- Posted by Colombia
- On Tuesday October 17th, 2017
- 0 Comments
- Colombia, PROPERTY
For a foreign official to try to lease a property in our country can become a real headache but has the advice to avoid problems and waste of time. Here are some recommendations to keep in mind during the process.
It is recommended to read carefully the lease, which must fully comply with the provisions of the Civil Code and law 820 of July 10, 2003. The clauses establishes from the times and dates for the payment of the lease fee, steps to be taken in the event of default, the procedure to be followed in the case of locative repairs, the limits for sublease, the lease assignment, the time in advance to notify the lessor of the non-renewal of the contract, obligations of the two parties and clauses by which the contract can be terminated, including the diplomatic clause or early termination of contract.
Inventory. Preparing a very detailed inventory to determine the habitability conditions of the property is fundamental, because, over time, once the site has been inhabited, there are problems of humidity, of plumes, of floors, among others, that must be solved by the lessor or the lessee, if it has the proper authorization, to make them and deduct from the lease fee.
We must be aware that, when delivering the property, it must be left in the same conditions in which it was received. Any misfed door, dirty wall or broken element will have to be repaired if they were not in the initial inventory. When installing wall-mounted TVs and pictures, these faults should be rectified and possibly painted on the entire wall.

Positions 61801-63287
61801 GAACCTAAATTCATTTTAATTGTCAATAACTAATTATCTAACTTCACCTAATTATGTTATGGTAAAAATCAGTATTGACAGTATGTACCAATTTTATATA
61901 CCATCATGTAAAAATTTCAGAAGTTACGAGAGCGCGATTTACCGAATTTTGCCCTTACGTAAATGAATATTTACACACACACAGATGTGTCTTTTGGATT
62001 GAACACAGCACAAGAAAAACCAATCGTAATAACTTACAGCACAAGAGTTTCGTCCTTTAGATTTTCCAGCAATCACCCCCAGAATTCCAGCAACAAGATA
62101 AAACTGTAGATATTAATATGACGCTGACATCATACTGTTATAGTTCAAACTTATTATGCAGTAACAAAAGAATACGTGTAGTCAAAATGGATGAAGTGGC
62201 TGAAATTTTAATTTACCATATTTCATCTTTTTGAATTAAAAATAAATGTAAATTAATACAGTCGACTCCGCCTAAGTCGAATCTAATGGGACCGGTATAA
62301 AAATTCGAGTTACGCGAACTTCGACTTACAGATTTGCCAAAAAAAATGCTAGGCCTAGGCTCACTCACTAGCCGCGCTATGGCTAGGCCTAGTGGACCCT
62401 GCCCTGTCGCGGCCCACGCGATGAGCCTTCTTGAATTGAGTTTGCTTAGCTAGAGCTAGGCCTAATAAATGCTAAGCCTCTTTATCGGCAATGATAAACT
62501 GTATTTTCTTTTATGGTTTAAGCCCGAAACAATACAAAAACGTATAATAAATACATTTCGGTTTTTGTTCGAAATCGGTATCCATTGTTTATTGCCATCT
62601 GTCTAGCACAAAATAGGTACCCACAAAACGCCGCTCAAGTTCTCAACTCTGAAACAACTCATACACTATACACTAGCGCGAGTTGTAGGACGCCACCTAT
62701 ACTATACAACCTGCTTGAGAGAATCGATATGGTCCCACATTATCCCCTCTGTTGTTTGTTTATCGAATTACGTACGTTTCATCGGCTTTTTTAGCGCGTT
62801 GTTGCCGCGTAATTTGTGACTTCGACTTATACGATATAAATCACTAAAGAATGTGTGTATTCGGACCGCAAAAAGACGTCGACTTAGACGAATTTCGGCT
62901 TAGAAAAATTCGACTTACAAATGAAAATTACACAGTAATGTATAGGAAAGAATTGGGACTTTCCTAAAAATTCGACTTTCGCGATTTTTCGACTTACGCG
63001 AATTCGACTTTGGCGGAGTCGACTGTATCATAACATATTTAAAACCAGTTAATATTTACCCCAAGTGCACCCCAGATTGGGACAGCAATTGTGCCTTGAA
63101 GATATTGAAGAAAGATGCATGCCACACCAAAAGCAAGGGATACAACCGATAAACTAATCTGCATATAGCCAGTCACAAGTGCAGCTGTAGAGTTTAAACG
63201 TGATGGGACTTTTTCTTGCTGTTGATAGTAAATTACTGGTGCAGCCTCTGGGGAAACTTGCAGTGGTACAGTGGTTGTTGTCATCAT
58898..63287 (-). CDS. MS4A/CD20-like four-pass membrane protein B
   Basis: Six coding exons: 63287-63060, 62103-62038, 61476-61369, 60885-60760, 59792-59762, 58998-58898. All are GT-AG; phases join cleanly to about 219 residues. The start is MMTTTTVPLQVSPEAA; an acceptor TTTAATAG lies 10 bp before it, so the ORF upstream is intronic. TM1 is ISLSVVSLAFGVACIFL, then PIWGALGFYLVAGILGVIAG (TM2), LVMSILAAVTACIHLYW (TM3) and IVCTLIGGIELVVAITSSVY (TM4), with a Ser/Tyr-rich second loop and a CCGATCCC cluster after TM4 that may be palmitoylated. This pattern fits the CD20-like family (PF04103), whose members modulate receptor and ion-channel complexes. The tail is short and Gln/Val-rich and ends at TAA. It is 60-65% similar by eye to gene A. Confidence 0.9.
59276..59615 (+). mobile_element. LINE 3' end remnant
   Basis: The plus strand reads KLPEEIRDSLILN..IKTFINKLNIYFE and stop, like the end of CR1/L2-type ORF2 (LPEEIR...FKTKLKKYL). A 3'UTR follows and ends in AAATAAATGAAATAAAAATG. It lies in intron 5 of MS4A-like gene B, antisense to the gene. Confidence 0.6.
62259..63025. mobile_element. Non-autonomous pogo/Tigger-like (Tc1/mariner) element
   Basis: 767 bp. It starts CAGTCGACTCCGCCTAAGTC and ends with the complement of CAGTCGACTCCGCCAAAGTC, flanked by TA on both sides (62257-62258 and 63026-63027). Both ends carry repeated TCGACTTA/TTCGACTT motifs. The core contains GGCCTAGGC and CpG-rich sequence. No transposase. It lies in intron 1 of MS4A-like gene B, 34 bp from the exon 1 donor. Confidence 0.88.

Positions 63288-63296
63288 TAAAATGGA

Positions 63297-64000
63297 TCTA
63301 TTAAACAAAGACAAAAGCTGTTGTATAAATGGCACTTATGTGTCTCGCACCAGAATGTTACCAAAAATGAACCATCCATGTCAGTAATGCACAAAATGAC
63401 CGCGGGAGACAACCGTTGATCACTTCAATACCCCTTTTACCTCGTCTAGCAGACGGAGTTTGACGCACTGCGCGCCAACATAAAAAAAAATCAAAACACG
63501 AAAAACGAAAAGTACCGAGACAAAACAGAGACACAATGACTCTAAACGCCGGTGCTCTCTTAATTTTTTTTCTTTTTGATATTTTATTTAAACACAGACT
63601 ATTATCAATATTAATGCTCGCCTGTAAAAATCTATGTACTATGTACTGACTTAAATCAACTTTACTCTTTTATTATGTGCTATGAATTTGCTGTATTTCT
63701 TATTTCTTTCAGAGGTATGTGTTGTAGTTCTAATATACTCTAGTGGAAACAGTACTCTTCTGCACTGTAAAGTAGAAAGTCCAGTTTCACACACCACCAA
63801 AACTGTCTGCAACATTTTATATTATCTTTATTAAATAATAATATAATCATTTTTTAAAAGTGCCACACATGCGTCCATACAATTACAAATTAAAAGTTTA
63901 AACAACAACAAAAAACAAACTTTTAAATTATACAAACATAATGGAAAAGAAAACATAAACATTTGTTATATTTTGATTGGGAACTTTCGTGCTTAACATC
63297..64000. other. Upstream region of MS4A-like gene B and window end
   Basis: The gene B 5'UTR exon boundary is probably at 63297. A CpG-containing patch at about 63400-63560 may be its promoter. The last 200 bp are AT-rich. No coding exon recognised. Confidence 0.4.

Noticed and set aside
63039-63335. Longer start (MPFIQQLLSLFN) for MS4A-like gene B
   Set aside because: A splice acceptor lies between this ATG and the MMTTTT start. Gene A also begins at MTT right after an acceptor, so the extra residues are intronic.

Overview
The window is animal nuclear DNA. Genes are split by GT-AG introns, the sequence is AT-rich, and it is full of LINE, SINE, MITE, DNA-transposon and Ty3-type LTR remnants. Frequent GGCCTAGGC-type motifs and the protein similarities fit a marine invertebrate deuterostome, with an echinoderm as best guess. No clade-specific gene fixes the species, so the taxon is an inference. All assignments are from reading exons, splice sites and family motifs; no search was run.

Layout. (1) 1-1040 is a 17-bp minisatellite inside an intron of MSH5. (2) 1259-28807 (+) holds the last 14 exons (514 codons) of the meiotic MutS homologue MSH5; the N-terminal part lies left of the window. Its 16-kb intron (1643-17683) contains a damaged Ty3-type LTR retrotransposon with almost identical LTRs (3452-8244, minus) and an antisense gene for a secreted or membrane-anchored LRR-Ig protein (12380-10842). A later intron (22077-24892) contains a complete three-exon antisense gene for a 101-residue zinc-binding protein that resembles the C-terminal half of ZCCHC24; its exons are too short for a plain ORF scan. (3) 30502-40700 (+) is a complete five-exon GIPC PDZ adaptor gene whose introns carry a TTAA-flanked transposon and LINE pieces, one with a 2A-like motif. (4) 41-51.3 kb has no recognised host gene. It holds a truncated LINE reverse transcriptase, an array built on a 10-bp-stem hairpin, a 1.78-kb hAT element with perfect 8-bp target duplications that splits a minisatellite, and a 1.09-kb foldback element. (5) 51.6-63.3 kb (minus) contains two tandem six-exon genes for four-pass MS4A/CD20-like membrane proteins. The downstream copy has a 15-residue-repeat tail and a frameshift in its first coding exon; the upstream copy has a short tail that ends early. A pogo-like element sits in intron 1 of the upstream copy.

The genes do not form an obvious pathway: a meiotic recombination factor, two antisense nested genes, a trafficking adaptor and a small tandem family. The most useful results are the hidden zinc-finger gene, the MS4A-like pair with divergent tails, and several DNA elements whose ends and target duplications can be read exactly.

Elaboration of the contract. Most real estate companies often resort to insurance companies to measure the ability of the future tenant to pay.
The tenant must prove his income through current labor certifications, bank statements, documents of the company in which he works, if he serves as guarantor in the lease, such as a certificate of chamber of commerce, representative identity document legal, and financial statements.
When an expatriate wishes to take a property and does not have a guarantor, the insurance offers the option of constituting a CDT in the name of the lessee, with an endorsement to the insurer, for the term of the contract. The amount will depend on the study of the documents that are made, and is minimum four leasing fees.
In this process, it will also be necessary to prepare documents such as letter of endorsement issued by the insurer, bank documents, certification that the title is endorsed as collateral in favor of the insurer, etc.
Once the lease has expired, and when the property is to be returned, the lessee must present a peace of mind signed by the lessor where it is recorded that he is up to date on all payments and obligations. Likewise, a letter must be presented to the insurer where the reinstatement of the title is requested.
Likewise, the lessor must provide for the lease, the certificate of tradition and updated freedom of the property, peace and security of the administration fees of the property, among others.
Deposits. Colombian law prohibits the requirement of deposits to guarantee compliance with the tenant’s obligations.
SRS Colombia has specialized personnel in real estate law that guides and accompanies foreign officials before, during and after the complex process of leasing a property in Bogota and the main cities of the country.